Too many to name, and a prize is not for more than one writing/writer at a time.
Visual art. The time I use in writing and editing before publishing one short story is enough for me to paint works for two major exhibitions. But then again, I would probably keep all like I have done over the years.
What’s the most memorable casual reader feedback you’ve received on your writing?
It was from my elder brother who reads everything I write. In one of my columns, I quoted a popular saying and credited it to the Bible. “Where is that in the Bible?”, he queried in a phone conversation.
What is your guilty reading?
Hmmm…for a writer every reading is necessary o. But I read fashion and business magazines a lot.
What’s the most challenging part of your writing process?
Entering a story. It is so important that I can actually abandon a great idea without an interesting entry point. That first paragraph is what I call the PIN or Password of a story or article. If you enter the right story wrongly, it clams up.
And the most pleasurable?
When I find an interesting narrative structure to tell a story.
What are you likely to be most critical about in other writers’ work?
When a character can not be properly accounted for in the end. It’s like a warden counting his prisoners in the evening and totally ignoring the fact that one is missing.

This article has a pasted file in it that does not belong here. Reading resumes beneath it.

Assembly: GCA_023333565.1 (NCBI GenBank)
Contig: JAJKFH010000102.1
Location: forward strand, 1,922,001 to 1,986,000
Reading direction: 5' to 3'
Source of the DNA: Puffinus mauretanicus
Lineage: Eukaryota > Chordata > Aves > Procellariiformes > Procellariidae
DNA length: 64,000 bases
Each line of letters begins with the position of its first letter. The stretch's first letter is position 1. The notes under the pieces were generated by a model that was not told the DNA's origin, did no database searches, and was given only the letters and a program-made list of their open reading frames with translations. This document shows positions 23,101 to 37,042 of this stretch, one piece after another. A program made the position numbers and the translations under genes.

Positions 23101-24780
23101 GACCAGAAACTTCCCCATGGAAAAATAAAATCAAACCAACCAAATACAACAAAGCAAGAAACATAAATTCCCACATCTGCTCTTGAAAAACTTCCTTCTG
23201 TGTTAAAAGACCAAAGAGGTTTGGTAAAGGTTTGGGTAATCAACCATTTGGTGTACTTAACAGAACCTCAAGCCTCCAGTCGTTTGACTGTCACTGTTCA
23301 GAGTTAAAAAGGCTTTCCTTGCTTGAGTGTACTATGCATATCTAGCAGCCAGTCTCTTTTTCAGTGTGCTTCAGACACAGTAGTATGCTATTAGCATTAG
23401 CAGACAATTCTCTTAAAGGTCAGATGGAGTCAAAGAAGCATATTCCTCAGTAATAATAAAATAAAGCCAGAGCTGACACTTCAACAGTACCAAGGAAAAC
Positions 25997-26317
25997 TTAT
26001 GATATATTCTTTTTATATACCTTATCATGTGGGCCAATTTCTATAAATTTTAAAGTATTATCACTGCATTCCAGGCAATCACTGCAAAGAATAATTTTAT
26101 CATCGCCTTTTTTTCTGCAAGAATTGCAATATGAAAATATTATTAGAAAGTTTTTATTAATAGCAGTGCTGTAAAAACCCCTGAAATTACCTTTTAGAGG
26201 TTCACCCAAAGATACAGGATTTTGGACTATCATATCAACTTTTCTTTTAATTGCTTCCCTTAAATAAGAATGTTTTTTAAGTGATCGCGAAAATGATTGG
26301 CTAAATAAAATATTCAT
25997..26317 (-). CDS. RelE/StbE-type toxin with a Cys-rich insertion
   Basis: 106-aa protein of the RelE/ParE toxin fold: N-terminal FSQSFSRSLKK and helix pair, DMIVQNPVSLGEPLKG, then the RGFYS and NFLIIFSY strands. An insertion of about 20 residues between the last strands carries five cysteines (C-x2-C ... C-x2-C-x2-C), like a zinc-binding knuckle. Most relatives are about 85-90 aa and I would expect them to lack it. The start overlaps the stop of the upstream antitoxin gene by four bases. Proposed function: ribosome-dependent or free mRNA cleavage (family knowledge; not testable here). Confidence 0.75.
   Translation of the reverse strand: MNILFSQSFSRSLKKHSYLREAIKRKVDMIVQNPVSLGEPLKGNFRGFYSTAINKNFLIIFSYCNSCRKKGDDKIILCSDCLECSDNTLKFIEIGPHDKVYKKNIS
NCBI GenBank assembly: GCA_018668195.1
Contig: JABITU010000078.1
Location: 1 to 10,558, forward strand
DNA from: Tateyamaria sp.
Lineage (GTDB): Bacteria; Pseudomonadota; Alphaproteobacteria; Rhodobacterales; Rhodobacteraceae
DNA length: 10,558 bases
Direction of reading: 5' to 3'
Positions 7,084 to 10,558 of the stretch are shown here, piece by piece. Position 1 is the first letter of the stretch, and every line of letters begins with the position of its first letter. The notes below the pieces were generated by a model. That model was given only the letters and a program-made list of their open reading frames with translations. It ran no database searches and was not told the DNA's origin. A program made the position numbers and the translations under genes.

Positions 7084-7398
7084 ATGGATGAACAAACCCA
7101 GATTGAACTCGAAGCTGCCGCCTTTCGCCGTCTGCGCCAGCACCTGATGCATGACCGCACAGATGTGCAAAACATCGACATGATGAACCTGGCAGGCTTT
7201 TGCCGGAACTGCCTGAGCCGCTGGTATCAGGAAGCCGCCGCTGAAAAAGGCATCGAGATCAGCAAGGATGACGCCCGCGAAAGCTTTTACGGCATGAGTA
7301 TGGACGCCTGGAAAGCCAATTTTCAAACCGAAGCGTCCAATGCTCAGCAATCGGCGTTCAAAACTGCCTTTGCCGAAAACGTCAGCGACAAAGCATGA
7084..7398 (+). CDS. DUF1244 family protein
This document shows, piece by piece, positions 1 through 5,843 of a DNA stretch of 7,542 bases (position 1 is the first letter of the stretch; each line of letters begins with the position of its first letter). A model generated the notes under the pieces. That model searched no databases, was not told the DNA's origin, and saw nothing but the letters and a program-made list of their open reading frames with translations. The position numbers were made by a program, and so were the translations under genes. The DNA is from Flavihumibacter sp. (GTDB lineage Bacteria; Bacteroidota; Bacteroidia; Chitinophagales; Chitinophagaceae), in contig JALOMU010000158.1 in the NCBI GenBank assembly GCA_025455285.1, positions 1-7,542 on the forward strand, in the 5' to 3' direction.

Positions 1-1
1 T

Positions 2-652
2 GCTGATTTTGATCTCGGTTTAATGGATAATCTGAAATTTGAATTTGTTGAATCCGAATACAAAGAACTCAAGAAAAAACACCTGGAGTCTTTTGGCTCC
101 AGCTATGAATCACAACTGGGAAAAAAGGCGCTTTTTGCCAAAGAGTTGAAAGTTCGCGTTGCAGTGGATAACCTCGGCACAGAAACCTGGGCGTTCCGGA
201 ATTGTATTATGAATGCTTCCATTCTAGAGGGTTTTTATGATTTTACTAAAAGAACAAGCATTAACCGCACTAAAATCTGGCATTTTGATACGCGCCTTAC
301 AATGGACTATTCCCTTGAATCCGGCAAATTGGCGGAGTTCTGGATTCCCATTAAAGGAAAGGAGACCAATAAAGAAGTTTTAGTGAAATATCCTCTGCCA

What is your ultimate motivation for writing?
It is an enjoyable exercise whenever I have something to say, and also the hope that it might effect a small change somewhere, somehow.
Many of your essays in Excuse Me are criticisms – of governments, society, and even modern life – is there any subject you would be reluctant to satirise?
Islam. The result is usually devastating and those that criticise it know their actions would cause unavoidable mayhem but still go ahead and poke the bees’ nest.
Foreign literary prizes: have they done more good or harm for African writing?
I can point to so much good they have done and not one harm. Prizes are good for the winners, those who think otherwise have their reasons too. But remember that if a dog jumps up to pluck a bone from the hands of a hunter and was unsuccessful, be sure that dog is going to say “I wasn’t hungry anyway!”
Do you think Africa is being fairly depicted by contemporary African writers? And is this portrayal something that should necessarily preoccupy writers?
This can also be said of America, Asia or any other continent for that matter. I believe most writers write mainly from their experiences, so the issue of fairness in depicting Africa in that sense becomes relative. To prescribe to a writer is to sensor a writer.
What other nonfiction books would you recommend to the Nigerian reader? And why?
One Day I Will Write About This Place by Binyavanga Wainana – because it is one well written creative non-fiction which is different from ordinary non-fiction. There is a difference.
If you could bring something back from past traditional life, which is so idealised in your writing, what would it be?
My father and the art of physical letter writing.